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The Last Jedi - How to test for the dark side

Hiring high performers, especially at the executive level – is not a simple or straightforward task. Many people progress to senior ranks via organisation’s internal social systems, most of which are not based on hard science, but based on who you know and how well you play the political game.

Unfortunately, this is one of the reasons many organisations end up with volatile leaders and spend much of their resources trying to manage the consequences, instead of making smarter hiring decisions.

Poor leadership can impact your organisation on many different levels. It can lead to poor employee morale, a culture that is not conducive to high performance, a spreading of dysfunctional team norms, and a negative brand image.

The cost of the resulting turnover, lack of attraction, and performance-management, is easily avoided using a robust and scientifically-tested recruitment method. This involves the use of psychometric testing, and specifically behavioural profiling, to differentiate the good and the bad force.

How to recruit your Jedi's?

The Hogan Personality Inventory (HPI) describes normal, or bright-side of personality – qualities that describe how we relate to others when we are at our best (and fighting the First Order). Assessing normal personality gives valuable insight into how people work, how they lead and how successful they will be. The HPI is used as part of a selection process to identify applicants whose personal characteristics are aligned to work demands.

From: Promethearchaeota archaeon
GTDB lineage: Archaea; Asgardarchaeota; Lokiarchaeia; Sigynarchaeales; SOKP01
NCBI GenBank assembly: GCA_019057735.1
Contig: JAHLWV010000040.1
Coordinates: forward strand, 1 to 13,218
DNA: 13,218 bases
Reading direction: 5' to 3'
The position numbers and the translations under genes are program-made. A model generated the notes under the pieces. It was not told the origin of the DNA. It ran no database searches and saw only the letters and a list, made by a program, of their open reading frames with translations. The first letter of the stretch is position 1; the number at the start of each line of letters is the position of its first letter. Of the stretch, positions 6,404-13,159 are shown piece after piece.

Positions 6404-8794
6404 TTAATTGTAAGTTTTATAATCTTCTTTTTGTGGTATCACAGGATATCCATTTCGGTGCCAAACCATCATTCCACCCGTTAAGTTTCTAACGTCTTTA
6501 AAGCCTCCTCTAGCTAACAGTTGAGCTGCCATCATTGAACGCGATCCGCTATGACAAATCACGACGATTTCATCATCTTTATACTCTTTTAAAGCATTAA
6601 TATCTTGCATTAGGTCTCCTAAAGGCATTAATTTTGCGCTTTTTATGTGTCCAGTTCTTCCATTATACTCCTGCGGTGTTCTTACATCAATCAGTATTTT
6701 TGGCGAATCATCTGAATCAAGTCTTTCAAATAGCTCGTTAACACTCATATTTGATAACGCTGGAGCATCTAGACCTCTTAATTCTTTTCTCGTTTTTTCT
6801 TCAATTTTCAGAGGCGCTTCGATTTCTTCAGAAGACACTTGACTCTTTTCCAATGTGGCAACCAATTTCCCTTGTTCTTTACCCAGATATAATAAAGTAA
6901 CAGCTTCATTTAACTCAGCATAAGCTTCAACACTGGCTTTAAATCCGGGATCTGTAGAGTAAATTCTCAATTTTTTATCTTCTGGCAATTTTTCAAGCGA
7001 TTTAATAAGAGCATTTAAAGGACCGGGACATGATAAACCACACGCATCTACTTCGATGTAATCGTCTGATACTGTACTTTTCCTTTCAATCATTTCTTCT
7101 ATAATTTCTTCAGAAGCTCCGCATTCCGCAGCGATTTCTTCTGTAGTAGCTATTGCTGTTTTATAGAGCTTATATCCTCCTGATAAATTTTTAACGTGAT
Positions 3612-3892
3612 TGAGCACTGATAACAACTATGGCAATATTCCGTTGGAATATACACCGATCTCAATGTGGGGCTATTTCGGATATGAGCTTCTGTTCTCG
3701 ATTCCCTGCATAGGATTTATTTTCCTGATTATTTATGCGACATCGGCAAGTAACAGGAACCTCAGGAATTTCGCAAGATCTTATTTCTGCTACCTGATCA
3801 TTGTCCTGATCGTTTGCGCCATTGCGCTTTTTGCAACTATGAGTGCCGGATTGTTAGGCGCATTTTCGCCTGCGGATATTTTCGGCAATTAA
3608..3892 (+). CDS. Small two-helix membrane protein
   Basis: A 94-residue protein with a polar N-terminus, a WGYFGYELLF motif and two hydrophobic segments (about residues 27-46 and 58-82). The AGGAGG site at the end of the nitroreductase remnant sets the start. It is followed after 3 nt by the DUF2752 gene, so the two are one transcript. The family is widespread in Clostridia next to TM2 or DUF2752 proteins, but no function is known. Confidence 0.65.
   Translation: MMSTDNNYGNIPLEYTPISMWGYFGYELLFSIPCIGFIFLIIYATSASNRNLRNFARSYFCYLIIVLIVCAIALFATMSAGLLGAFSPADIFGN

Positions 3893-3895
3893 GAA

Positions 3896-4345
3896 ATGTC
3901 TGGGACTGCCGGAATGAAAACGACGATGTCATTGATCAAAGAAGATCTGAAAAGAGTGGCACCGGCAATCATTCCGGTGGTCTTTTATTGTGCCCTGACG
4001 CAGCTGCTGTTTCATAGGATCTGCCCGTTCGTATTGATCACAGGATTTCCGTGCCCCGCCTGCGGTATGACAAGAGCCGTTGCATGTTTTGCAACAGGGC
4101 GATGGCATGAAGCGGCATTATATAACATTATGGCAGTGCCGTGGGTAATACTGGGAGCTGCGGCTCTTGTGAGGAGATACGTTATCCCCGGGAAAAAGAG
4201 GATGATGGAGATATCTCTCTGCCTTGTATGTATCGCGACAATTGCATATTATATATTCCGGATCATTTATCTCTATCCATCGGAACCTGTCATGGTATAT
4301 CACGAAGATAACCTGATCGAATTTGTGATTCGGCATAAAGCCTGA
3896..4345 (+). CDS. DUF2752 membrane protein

How to avoid the sith hires?

The Hogan Development Survey (HDS) describes the dark side of personality (or The Force) – qualities that emerge when an individual’s guard is down, for instance, when complacent or bored, or under stress and pressure. These qualities can disrupt relationships, damage reputations, and derail people’s chances of success. By assessing dark-side personality characteristics, you can recognise and mitigate performance risks before they become a problem. The HDS can be used in conjunction with a measure of day-to-day personality (HPI), to provide an in-depth picture of the person’s overall strengths and areas for development.

Why not start the new year with a fresh new recruitment strategy, and start investing in your future leaders who will generate the right return-on-investment?

Contact Testgrid today to find out more on recruiting smarter and better leaders.